Worst College Weekend Of The Year

19 September 2015 Written by 

Family weekend hurts the most for students with addiction in the family.

Family Weekend Sets Me Apart

Family Weekend on college campuses everywhere is an age old tradition where family members visit for the whole weekend and participate in activities and tailgating designed to bring students and their families closer. I've heard it's fun and both families and their students love it. This weekend  happens to be the weekend I dread the most because this closeness and fun can't happen for me. Fact of life.

I Have To Leave Town

This is the weekend that I run away to another city to pretend family Weekend doesn't exist. I've never celebrated this collegiate right of passage because I don't have a family to celebrate with. Well, technically yes I have a family. While my father has passed away, all my siblings and mother are alive, but we're not alive in terms of relationships.

Why Family Weekend Would Be A Disaster 

If i were to bring my family to family weekend, (not that any of them would because we don't speak) my siblings would be arguing about some political topic that doesn't matter, one of them might retreat into another world and stare at the phone the whole time. My mother (and best friend) would most likely stand and smile in the hope that some natural disaster would strike so that it would be over. That's sad.

What About Me

And then there's me. Embarrassed beyond anything and confused about why my family lacks the simple social grace to survive one weekend with my friends' families. Why does it feel like I'm the only person at my school who's family doesn't jump at the opportunity to be together and light heartedly catch up on recent events in each other’s lives? It's hard to accept why we're different.

Addiction Has Molded Us

My family is different from the happy ones of Family Weekend because the disease of alcoholism has so deeply effected my family dynamic that our relationships are broken. Right now it seems there is no hope in recovering those relationships. I know I will never have that perfectly candid picture of the whole family smiling and laughing like my friends do. And I know that no family is really perfect, but other families, call them normies, can at least others can fake it for one weekend.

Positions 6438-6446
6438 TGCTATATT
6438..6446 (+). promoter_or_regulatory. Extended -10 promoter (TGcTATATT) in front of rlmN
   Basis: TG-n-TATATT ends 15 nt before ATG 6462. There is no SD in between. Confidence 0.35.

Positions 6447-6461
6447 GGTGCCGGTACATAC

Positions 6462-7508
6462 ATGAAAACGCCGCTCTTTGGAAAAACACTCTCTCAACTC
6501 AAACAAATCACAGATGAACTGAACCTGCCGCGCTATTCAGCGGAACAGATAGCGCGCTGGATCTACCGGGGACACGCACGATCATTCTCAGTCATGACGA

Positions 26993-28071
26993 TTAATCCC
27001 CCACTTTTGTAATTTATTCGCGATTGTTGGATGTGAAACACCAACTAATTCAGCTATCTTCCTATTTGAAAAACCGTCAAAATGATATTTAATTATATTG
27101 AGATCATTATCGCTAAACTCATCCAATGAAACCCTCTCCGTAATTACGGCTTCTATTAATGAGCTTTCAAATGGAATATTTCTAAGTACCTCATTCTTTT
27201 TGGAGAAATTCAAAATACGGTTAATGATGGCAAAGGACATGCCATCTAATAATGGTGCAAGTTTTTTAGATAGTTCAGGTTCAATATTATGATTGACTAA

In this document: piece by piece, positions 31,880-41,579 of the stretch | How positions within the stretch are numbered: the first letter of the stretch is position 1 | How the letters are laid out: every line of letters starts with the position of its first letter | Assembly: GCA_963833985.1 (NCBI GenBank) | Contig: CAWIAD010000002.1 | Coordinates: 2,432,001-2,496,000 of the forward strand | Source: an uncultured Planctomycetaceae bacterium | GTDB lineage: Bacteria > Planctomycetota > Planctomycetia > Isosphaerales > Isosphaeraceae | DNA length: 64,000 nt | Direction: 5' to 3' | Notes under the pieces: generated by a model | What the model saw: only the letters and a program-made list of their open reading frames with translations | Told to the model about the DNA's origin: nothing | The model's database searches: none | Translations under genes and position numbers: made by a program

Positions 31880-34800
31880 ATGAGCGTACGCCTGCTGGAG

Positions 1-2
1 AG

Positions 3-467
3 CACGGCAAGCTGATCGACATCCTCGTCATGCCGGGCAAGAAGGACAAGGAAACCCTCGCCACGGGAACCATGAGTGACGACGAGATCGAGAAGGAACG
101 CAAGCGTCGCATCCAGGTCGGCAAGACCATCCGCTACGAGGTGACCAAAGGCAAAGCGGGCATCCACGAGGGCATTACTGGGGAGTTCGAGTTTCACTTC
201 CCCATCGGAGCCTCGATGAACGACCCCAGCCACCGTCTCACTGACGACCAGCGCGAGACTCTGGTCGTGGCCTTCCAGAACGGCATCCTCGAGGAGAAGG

I Feel Alone

Am I alone in this? It sure feels like it. I can't tell my friends about this. It's another secret that children of alcoholics have to keep. Why share something that makes me ashamed and set apart? But we have to start talking about it, or else no one will ever know what it's like to have a family that isn't together not because we want it that way, but because something broke us and we can't mend. Someday I hope I can come to terms with the reality of my broken family, but not this year. This is my senior year and I will spend my last college  Family Weekend with anyone except my family. The truth I have to hold on to is that each one of my family members is on a journey as tough as mine, and not being together isn't a personal attack on me. If they were all in a much better place in their lives, I'm sure they would love to have fun together and support me at the same time.

Reach Out Recovery Exclusive By: The Intern  

Read 2260 times Last modified on Tuesday, 22 November 2016 16:44
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The Intern

The Intern is a college senior, sorority sister, child of a father who passed away from alcoholism. The intern tells about college life and what it's like to look for normal when you've never known it, and can't share your story with your professors, and friends.
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